Grand Beach is a village in Berrien County of the U.S. state of Michigan. The population was 272 at the 2010 census. The village is within New Buffalo Township on the shore of Lake Michigan near to the Michigan-Indiana border.
Grand Beach was founded by the Grand Beach Company around 1903. It was conceived of partially as a short-stay resort. People would take the Michigan Central Railroad to Grand Beach station, rent small cottages for a day or two, eat in the dining hall (located at the corner of Lakeview and Whitewood), and enjoy bathing and golfing. The town was incorporated in 1934 to allow property owners to retain more control.
Its lakeshore beach has always been important to Grand Beach. An entertainment pier was built out into Lake Michigan and offered dining and dancing in the 1920s. The pier has long since disappeared, though its supporting posts are sometimes visible when the lake levels are low. The Golfmore Hotel was built as a luxury hotel just across the creek in Michiana Shores, Indiana. A footbridge over the creek linked the hotel to the pier area. The hotel was an important part of the social life of the beach in the 1920s, even in the winter when it hosted ski jumping events. The hotel burned down on November 19, 1939.
The public golf course has been an integral part of village life at Grand Beach since its establishment. At one time there were 27 holes, but for many decades the course has been a 9-hole course that runs from the club house down to the village gate and back. In the 1950s the village hall moved from the old dining hall structure on the lake to the newly built golf club house / community center.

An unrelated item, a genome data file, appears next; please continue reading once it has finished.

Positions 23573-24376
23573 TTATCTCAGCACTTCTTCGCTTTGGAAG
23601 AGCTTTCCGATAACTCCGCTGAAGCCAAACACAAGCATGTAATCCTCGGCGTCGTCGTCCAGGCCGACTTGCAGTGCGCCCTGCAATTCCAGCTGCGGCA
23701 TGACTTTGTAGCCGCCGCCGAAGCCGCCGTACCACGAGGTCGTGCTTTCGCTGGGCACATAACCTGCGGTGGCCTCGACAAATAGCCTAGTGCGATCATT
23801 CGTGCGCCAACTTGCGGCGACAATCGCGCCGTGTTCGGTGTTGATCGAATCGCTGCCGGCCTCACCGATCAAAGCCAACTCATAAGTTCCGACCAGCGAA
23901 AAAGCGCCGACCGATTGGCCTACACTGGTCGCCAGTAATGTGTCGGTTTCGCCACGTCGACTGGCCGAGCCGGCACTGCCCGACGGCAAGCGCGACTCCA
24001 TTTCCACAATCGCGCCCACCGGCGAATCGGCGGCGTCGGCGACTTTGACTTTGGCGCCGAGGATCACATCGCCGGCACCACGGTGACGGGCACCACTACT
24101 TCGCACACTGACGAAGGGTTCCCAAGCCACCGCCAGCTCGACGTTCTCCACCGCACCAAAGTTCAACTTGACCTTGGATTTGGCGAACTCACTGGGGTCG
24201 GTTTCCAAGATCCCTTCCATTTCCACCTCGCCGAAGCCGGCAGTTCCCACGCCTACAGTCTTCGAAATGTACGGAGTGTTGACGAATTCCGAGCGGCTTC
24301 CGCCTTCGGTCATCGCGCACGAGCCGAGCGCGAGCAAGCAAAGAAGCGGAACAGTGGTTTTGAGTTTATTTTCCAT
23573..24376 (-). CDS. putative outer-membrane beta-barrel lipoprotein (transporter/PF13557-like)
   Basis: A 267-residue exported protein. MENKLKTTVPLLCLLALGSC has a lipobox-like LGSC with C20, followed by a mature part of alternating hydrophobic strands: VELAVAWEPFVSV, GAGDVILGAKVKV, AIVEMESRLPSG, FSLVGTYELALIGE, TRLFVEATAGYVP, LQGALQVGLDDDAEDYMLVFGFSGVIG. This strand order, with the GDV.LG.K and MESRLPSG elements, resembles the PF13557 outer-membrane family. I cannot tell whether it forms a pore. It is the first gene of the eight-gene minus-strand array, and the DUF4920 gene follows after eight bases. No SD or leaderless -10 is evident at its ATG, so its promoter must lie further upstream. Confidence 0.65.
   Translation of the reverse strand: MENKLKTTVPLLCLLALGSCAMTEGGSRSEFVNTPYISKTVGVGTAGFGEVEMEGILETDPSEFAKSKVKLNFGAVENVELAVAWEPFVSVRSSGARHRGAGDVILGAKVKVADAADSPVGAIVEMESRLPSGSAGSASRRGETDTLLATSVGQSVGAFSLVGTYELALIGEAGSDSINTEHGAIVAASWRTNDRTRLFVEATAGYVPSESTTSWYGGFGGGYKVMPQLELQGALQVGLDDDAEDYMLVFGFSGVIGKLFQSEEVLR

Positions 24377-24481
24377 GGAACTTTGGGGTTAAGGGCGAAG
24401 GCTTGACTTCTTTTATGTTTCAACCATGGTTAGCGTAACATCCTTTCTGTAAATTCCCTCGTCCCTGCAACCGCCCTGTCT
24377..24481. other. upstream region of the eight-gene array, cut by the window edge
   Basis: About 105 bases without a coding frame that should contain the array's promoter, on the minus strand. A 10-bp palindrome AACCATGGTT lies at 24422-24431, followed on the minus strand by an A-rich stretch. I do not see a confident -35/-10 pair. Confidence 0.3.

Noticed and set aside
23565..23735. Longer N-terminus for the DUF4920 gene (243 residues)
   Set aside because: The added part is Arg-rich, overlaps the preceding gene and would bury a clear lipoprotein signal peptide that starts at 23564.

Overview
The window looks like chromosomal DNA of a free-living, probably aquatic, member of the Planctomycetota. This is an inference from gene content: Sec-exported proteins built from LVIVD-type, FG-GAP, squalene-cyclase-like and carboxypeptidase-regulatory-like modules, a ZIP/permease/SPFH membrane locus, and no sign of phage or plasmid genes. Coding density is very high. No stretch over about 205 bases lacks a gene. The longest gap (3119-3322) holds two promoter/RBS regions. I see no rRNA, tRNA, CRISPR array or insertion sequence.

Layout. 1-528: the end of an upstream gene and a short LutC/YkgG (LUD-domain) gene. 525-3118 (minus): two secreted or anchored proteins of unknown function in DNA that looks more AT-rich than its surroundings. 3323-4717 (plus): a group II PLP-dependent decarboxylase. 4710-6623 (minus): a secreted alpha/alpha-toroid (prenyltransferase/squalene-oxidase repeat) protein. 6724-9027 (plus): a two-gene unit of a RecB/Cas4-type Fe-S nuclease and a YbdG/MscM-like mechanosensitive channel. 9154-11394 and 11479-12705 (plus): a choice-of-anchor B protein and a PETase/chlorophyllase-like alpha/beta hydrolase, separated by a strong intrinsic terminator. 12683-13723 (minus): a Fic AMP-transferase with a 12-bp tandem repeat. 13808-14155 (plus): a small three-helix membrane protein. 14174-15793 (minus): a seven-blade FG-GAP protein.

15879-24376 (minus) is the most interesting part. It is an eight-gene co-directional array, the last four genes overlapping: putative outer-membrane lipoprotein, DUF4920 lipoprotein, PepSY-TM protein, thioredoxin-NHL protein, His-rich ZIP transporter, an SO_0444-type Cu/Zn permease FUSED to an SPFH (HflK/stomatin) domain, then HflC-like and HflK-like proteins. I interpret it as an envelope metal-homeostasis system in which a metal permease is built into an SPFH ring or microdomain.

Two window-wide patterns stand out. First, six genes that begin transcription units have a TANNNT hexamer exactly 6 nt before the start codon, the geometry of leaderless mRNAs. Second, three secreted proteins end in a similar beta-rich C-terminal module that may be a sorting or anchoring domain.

Lake levels have had an impact on the focus of village social activities. In the early 1950s and during much of the 1970s lake levels were high and beach frontage minimal. From the mid-80s the beach has been wider and more people have thus been able to enjoy it.
Three Frank Lloyd Wright homes were built in Grand Beach. One of them, the Ernest Vosburgh Summer House (built in 1916) on Ravine Road near Crescent and Royal, still retains much of its original design.
The 1950s brought relative decline as all of Southwest Michigan was bypassed by Chicagoans in favor of more exotic resorts. However, beginning in the 1980s Grand Beach and nearby New Buffalo has undergone a renaissance as a charming, unpretentious, yet accessible resort area. The former Forest Beach YWCA camp was developed as a gated community with multi-million dollar homes, thus giving the area a slightly more upscale image.
In recent decades Grand Beach has probably been most famous because of its association with Chicago's Daley family.